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Sickness and Phantasm: The Unholy err… duality?

26 May

Hi folks,

I’ve been unwell for the past few days.  Strange coloured substances have emanated from me.  It has been unpleasant for all involved.

Generally, I don’t “do” sickness.  It’s just not my style.  But this time, I had no choice in the matter.

There were some upsides, though.  One upside was that I spent a good deal of time in the spacey, nonsensical world of Fever.  Trying to hold meaningful conversations is difficult when you’ve lost your grasp on things such as cause and effect, temporal logic and coherent speech.  However, it does make for interesting perspectives on any films that you watch.

Look out Jody! Behind you!!!

Given that I felt bad, I opted to return to a place of childhood safety and comfort.  Namely, I returned to the world of Phantasm.  The four Phantasm films (created and directed by Don Coscarelli, who also directed such indie classics as Bubba Hotep and The Beastmaster) were produced from 1979 to 1997.  They each centre on the nefarious activities of a mysterious individual known only as The Tall Man and his ongoing conflicts with Mike Pearson and ice cream vendor, Reggie.  Complete with enslaved undead dwarves, graverobbers and floating bocce balls that drill into your skull and suck your brains out – this series has everything that the non-discerning B-grade film lover could want.

Just like Jaws 2 and the Empire Strikes Back, Phantasm II is one of those rare sequels that is better than the first film (although the soundtrack is not as good).  Unfortunately, it all slides downhill from there and Phantasm IV: Oblivion is little more than a hodge-podge of scenes from the earlier films that are loosely tied together by a flimsy storyline.

As I said, this is decidedly B-grade stuff.  Nevertheless, the Phantasm series has a lot to offer.  Firstly, it’s actually pretty well shot and edited (especially the first two films).  The acting is solid and the scripting (especially in the first film) is tight and natural.  In fact, it is only the substance of the film that makes it B-grade – in all other respects, Phantasm I and Phantasm II are good films.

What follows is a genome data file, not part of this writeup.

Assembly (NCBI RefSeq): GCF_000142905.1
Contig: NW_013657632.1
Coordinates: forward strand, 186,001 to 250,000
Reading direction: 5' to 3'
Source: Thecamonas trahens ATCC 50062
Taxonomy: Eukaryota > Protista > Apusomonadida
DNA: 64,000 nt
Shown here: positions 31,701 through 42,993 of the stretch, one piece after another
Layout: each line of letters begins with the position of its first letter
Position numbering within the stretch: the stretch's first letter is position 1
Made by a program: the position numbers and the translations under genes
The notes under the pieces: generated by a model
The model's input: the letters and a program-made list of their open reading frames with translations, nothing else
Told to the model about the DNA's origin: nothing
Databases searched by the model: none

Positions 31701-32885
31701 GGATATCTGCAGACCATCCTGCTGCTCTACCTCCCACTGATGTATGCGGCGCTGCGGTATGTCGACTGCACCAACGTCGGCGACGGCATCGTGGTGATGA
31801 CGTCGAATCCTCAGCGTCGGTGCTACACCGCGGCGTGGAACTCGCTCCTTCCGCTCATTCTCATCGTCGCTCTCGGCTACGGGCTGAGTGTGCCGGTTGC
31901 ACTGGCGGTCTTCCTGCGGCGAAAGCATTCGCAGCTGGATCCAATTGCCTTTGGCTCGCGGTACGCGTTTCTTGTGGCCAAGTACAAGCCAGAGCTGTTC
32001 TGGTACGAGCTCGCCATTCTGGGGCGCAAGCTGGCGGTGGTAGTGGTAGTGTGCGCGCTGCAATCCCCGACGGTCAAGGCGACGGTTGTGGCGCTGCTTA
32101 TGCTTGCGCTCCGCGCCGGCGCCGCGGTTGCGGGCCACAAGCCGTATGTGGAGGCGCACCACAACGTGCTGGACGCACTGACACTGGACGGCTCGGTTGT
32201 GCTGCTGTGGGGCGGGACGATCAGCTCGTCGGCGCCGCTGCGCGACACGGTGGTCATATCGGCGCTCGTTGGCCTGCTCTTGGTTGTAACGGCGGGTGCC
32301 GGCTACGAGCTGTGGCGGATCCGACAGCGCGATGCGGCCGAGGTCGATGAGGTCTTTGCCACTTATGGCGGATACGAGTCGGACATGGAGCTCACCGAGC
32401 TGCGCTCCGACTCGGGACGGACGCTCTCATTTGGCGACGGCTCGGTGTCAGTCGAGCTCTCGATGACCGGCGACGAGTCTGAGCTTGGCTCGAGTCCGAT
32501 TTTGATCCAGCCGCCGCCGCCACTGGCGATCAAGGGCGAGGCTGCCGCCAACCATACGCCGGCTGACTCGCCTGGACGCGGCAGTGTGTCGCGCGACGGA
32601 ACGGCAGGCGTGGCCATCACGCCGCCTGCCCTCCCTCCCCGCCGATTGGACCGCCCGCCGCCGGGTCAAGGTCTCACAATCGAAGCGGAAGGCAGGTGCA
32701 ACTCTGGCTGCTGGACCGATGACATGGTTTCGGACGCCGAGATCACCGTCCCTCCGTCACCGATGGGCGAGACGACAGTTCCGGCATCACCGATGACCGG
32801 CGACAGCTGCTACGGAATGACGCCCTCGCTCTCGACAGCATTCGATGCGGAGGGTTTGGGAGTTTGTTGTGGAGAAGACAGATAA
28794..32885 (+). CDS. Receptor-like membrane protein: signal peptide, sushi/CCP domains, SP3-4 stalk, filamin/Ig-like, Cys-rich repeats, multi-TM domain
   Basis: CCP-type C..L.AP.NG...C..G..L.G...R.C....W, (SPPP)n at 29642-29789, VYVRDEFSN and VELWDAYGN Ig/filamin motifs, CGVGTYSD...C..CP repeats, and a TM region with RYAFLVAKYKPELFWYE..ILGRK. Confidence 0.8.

Furthermore, the character of The Tall Man (played with understated sincerity by Angus Scrimm) is schlock horror genius.  He is not your typical butcher’s knife wielding, strange costume wearing, mute, anti-promiscuous B-grade villain.  There’s no trace of Jason Vorhees, Michael Myers or Freddy Krueger about him.  In fact, I don’t think there’s a single scene where he actually, personally, kills anyone.  And, yet, he possesses a certain intensity that is intriguing to watch.

Sure, there’s some laughable stuff in this series.  Climactic endings get played down and “fixed” at the start of the next film to allow for continuation of the story.  The ambiguity of the post-apocalyptic setting.  The obligatory “car-drives-off-road-and-flips-in-air-then-explodes” scenes of each film.  But, generally, these features are consciously constructed in the film and even reach the point of being in-jokes.

Whilst never attaining the same level of cult following that other video nasties such as The Evil Dead and The Evil Dead 2 achieved, the Phantasm series is clearly of the same ilk.  If not for Bruce Campbell’s outstanding body-acting skills (think about the “possessed hand” scene in Evil Dead 2), Phantasm may well have been regarded as the better film of the period.  In fact, there’s a little in-joke about this in Phantasm 2.  If you look closely at the scene where one of The Tall Man’s helpers is putting human ashes into a plastic bag you will note that the label on the bag reads: Sam Raimi (the writer and director of The Evil Dead series).

So, if your feeling sick and feverish, why not make things a little more pleasant.  Pick up the Phantasm series and realise that things could be a bit worse.

PEESHE

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